The Constitution Today: Fourth Amendment
The National Archives
The 4th Amendment was added to the United States Constitution in 1791 as part of the Bill of Rights. It protects American citizens from unreasonable searches and seizures by the government. In recent years, law enforcement is using new technologies like global positioning systems and video surveillance to fight crime. Critics say 4th Amendment protections are eroding in the process. They believe Americans have a fundamental right to privacy-- even in public places. Today, as part of our ongoing “Constitution Today” series, we examine the origins of the 4th Amendment and how digital technology is testing its boundaries like never before.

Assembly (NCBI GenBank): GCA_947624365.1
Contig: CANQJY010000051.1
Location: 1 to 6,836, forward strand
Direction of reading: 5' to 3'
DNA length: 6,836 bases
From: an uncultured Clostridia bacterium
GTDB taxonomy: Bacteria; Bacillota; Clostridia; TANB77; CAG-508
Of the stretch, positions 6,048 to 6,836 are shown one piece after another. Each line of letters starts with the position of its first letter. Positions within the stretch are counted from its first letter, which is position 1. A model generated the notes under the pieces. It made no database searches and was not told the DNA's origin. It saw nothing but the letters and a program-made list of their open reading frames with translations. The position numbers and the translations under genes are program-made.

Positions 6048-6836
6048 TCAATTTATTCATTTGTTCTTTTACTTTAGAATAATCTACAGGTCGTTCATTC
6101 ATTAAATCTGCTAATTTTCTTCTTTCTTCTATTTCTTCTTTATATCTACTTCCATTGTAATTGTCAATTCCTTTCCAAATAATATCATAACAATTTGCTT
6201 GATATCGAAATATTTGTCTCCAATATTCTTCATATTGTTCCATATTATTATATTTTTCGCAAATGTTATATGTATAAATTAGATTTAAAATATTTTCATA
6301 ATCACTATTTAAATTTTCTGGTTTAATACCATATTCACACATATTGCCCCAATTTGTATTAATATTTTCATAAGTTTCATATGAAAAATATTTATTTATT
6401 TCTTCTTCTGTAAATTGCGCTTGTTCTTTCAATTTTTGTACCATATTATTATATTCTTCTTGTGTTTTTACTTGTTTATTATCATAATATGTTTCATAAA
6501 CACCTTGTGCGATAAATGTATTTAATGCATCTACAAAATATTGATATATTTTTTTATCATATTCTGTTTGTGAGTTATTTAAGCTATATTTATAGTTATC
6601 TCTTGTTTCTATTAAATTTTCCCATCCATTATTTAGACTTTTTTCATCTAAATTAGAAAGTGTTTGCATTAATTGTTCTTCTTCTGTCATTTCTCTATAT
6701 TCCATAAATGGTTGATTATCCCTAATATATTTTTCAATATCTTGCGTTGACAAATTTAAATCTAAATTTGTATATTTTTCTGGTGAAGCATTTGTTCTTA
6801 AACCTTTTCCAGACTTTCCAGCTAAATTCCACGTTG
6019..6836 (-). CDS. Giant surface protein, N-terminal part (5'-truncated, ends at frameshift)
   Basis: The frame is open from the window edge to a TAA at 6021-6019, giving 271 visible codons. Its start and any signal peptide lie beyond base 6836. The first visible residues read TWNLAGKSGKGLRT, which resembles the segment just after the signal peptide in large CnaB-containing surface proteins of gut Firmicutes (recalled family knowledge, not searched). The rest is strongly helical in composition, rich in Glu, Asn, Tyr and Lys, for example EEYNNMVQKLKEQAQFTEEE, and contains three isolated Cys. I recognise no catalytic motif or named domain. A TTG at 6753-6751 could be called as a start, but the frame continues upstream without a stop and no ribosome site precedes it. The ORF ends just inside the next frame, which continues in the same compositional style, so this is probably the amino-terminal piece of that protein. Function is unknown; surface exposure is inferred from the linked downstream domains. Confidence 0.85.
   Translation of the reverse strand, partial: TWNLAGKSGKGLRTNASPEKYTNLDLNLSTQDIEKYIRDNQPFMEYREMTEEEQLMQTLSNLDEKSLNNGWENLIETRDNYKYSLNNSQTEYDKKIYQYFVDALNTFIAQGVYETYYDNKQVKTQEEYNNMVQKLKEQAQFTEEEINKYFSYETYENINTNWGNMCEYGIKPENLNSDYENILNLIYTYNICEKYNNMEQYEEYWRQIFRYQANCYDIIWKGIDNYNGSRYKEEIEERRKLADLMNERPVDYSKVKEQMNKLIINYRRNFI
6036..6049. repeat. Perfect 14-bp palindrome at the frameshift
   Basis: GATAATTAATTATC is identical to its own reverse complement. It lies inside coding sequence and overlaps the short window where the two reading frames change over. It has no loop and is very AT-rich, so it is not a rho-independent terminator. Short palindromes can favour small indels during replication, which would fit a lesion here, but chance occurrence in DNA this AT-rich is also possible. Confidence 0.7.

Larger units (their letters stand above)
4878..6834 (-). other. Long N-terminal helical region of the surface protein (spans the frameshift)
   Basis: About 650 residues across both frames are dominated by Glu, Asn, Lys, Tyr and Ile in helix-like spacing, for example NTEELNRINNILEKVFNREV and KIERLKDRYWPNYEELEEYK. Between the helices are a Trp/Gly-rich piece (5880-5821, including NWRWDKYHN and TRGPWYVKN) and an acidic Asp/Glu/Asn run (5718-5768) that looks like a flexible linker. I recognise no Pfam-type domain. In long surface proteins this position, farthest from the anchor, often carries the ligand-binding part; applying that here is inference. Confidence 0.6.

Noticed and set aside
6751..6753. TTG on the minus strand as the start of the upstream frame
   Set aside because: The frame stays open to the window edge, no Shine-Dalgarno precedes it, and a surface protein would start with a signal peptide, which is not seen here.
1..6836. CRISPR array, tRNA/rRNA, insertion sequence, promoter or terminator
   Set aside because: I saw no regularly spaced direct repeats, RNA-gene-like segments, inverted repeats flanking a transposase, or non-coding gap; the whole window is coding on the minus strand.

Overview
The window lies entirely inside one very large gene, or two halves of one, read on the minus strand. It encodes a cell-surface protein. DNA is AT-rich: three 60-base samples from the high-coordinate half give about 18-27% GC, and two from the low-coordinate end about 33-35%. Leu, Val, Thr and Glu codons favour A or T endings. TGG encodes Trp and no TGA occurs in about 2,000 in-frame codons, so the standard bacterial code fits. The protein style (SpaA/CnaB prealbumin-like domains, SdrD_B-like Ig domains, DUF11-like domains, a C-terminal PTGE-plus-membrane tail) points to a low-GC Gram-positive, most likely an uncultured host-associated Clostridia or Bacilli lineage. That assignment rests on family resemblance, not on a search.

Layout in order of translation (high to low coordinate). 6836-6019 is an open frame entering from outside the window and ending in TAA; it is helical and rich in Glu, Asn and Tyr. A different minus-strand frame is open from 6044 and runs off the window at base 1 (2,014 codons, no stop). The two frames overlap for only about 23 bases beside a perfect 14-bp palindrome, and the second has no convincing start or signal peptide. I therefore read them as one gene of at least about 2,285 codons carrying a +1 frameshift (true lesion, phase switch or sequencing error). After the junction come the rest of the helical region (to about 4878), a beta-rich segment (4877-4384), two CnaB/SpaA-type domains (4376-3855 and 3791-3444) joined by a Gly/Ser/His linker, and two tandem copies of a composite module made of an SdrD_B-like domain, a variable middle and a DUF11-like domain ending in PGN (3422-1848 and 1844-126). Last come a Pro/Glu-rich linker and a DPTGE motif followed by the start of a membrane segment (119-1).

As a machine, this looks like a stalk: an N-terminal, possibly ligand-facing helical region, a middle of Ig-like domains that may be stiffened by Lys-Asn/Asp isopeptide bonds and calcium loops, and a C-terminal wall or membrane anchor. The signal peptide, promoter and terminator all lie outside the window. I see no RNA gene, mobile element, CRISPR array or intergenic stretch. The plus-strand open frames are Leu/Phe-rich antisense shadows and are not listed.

professor of law at The George Washington University; legal affairs editor at The New Republic.
president and executive director of James Madison's Montpelier
managing partner, Foley & Lardner, LLP; former federal prosecutor and Independent Counsel